Did that little girl from Bethany that was once in her twenties wake up one day in her thirties – or forties – with a tinge of regret? Shades of loss hanging over her like a storm cloud, for the spent inheritance, poured out in a single moment of time? (Jn. 12:1-8)
Did she hear the accusations of the brothers ringing in her memory like they were yesterday and in weaker moments cower beneath their heavy shadows (Mk. 14:4)?
Was it waste? Had it been a little beyond necessary? Twenty-year-olds do such things, after all. And most look back later on, through the corridors of years, with perspective now deemed wiser – perspectives that say it was, after all, a bit excessive, though with good intentions.
The Sting of Extravagance
In her later years, did she feel the slight sting of that excessiveness (Matt. 26:8)? Perhaps she did, in weaker moments. Moments of doubt. For she had a frame like mine.
Perhaps when her peers past by her with their accumulations and prestige, she felt the pricking cost of that dramatic moment in her youth, when she broke open her future until it seeped silently into the dust. Years after that climactic moment, we can’t find her again in the storyline. She disappeared from the accounts that followed. Perhaps in some of those latter moments, when dust settled over the decades, she felt the questions – the Accuser breathing in her ear.
The Light that Pierces the Fog
Yet I know the dawning she found in those nights, the secret to removing those arrows. I know where she must have gone had she found herself in those tensions. I go there too when fog sets in. It’s always with the thought of His eyes, His heart so moved and in the remembrance of who He is that rays of light stream in. Such remembrances make godly men count all else as rubbish and longing hearts count the wealth of their whole house as “utterly despised” (Phil. 3:8; Song 8:7).
The worth of the One receiving the offering makes every sacrifice small. The remembrance of how it moved His heart beckons a thousand more such offerings. Who am I to move His heart?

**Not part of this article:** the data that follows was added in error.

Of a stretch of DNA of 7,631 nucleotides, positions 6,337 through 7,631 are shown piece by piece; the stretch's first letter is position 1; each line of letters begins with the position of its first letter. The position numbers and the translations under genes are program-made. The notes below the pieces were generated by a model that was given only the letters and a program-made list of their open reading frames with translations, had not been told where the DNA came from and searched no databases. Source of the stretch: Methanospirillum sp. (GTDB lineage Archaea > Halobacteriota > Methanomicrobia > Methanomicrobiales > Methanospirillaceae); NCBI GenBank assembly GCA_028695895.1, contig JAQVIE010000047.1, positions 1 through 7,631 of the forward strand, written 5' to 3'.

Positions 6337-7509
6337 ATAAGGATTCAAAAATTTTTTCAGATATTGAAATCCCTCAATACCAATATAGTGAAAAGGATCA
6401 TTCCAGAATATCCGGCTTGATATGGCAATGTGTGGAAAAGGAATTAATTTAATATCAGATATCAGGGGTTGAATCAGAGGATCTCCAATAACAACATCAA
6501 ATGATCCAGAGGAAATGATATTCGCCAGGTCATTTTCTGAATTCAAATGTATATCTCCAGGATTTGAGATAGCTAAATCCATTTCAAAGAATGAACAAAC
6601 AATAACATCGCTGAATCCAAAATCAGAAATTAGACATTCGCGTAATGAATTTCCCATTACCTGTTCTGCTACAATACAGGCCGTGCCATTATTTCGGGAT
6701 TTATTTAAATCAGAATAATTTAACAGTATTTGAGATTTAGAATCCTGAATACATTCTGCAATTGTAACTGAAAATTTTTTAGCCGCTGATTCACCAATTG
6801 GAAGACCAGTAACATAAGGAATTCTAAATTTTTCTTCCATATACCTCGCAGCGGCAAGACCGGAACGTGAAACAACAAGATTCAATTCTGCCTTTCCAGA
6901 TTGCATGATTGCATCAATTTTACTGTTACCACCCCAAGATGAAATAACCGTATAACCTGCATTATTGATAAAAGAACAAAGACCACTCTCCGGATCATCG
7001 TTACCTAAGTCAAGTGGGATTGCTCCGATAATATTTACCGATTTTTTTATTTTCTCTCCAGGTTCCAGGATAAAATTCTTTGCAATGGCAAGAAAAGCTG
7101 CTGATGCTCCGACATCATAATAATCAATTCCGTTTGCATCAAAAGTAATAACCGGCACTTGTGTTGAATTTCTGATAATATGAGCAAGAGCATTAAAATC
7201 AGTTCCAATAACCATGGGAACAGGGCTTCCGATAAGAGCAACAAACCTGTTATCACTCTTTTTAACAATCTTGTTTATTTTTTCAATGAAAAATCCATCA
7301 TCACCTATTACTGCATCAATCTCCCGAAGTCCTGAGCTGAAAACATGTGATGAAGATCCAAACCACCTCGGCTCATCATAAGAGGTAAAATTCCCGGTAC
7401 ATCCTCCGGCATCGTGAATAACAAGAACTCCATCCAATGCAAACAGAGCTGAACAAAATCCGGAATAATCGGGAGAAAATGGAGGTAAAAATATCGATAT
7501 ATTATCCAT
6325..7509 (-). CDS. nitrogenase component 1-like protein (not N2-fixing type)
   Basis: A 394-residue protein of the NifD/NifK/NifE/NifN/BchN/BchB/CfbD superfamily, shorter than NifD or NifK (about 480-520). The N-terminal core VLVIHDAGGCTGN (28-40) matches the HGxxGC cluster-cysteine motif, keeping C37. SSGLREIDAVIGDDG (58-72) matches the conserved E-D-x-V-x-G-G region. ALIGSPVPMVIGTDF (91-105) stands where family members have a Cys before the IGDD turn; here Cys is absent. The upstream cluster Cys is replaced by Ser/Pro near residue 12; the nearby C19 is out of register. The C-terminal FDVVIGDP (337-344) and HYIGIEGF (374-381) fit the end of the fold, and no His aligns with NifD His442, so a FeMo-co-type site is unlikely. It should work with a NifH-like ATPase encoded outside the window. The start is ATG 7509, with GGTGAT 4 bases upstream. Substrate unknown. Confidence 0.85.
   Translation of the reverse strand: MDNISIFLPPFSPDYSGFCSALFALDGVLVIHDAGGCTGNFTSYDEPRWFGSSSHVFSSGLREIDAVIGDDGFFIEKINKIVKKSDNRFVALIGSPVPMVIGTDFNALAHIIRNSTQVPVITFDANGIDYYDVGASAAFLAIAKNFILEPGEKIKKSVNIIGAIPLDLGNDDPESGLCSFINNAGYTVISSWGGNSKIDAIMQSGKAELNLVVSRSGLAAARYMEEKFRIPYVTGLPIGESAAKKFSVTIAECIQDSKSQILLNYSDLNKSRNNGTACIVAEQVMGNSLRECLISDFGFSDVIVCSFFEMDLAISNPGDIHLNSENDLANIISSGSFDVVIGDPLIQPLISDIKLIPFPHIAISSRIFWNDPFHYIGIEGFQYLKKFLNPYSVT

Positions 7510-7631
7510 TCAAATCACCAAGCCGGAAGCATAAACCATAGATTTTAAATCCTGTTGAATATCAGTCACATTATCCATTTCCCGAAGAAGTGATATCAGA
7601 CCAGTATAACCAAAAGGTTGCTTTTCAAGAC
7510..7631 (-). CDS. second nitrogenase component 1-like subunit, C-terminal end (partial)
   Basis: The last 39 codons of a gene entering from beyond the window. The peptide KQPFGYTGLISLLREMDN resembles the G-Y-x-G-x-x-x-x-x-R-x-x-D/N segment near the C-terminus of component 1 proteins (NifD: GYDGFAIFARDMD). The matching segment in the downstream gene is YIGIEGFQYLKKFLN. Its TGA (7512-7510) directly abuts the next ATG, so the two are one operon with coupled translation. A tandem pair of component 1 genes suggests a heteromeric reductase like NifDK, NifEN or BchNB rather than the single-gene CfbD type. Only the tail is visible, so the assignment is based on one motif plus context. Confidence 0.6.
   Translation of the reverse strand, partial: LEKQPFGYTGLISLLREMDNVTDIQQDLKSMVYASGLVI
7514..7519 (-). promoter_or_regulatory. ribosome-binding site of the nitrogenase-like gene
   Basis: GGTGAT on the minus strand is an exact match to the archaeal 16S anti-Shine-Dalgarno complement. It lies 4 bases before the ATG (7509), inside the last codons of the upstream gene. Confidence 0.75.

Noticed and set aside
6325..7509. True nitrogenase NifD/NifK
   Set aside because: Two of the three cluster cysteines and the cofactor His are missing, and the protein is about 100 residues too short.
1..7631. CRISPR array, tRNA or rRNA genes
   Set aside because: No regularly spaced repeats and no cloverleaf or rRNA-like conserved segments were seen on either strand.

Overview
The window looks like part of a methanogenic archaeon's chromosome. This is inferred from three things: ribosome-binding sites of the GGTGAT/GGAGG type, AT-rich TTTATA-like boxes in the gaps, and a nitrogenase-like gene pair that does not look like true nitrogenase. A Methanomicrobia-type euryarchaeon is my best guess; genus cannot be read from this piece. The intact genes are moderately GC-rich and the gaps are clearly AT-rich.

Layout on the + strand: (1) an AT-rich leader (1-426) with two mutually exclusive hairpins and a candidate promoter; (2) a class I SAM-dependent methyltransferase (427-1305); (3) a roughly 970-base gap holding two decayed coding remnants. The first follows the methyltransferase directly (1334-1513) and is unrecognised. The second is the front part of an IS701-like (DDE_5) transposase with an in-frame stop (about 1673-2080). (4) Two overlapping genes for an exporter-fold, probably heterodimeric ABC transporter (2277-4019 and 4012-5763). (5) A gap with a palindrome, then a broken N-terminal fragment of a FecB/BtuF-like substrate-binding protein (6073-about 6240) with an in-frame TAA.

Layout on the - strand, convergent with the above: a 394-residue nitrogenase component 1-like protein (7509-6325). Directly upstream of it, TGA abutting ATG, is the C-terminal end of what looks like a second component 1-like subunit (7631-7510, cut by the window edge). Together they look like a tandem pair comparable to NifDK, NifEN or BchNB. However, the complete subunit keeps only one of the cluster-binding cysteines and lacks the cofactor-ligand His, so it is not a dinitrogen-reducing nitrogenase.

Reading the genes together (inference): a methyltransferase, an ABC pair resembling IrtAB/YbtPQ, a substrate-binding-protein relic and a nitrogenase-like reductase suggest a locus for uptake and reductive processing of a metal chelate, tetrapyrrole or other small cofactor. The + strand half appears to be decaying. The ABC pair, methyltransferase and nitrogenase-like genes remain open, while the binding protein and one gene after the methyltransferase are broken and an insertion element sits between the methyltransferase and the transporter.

Or there is the light that comes with the memory of His own sacrifice – the greatest one ever known to mankind – when the Rich One left His lofty Throne and took on poverty like a garment, joining Himself to us, bone of our bone, flesh of our flesh. And the fog lifts (2 Cor. 8:9; Eph. 5:30).
I am not extravagant. He is. I’m just responding.
And tears stream as the remembrance washes, like rain breaking open the cloud. Courage arising. That heart that was once twenty, feeling the same somehow, as though the years hadn’t come and gone, swelling again with devotion brave and unencumbered.
Sometimes we “waste” our best over Him and it seeps silently into the dust. Voices ’round tell us it was foolish and unnecessary, and sometimes – on fog-filled days and with passing years – we somewhat believe them.
Then His Voice comes in again, the Voice that clears the fog of the accusing murmurings. The Voice that speaks youth into aging souls.
It will be remembered and told as a memorial forever,” He pronounces (Matt. 26:13).
He foretells with an authority that He alone owns. His eyes peering through this whispy vapor of present pilgrimage and beyond it, on through all the eternal ages ahead, seeing her – seeming me. He beholds long past where any other eye can see, when such opportunities for extravagant faith are left behind as what was hoped for is now seen (Rom. 8:24).
Even then, the memorial remains. And He points to the wasted perfume, the spent inheritance, the poured out devotion seeping silently into the dust. And He says in essence,
When everyone forgets and even you yourself start to second-guess, I will remember. I will never forget. What they call waste, I call good. And when the day breaks and the shadows flee away, and you finally see My face, you will see the beauty and wisdom of this extravagance, remembered forever, never to be taken from your story, from your heart, or from our history (Lk. 10:42; Song 4:6). Remember this when the extravagance stings.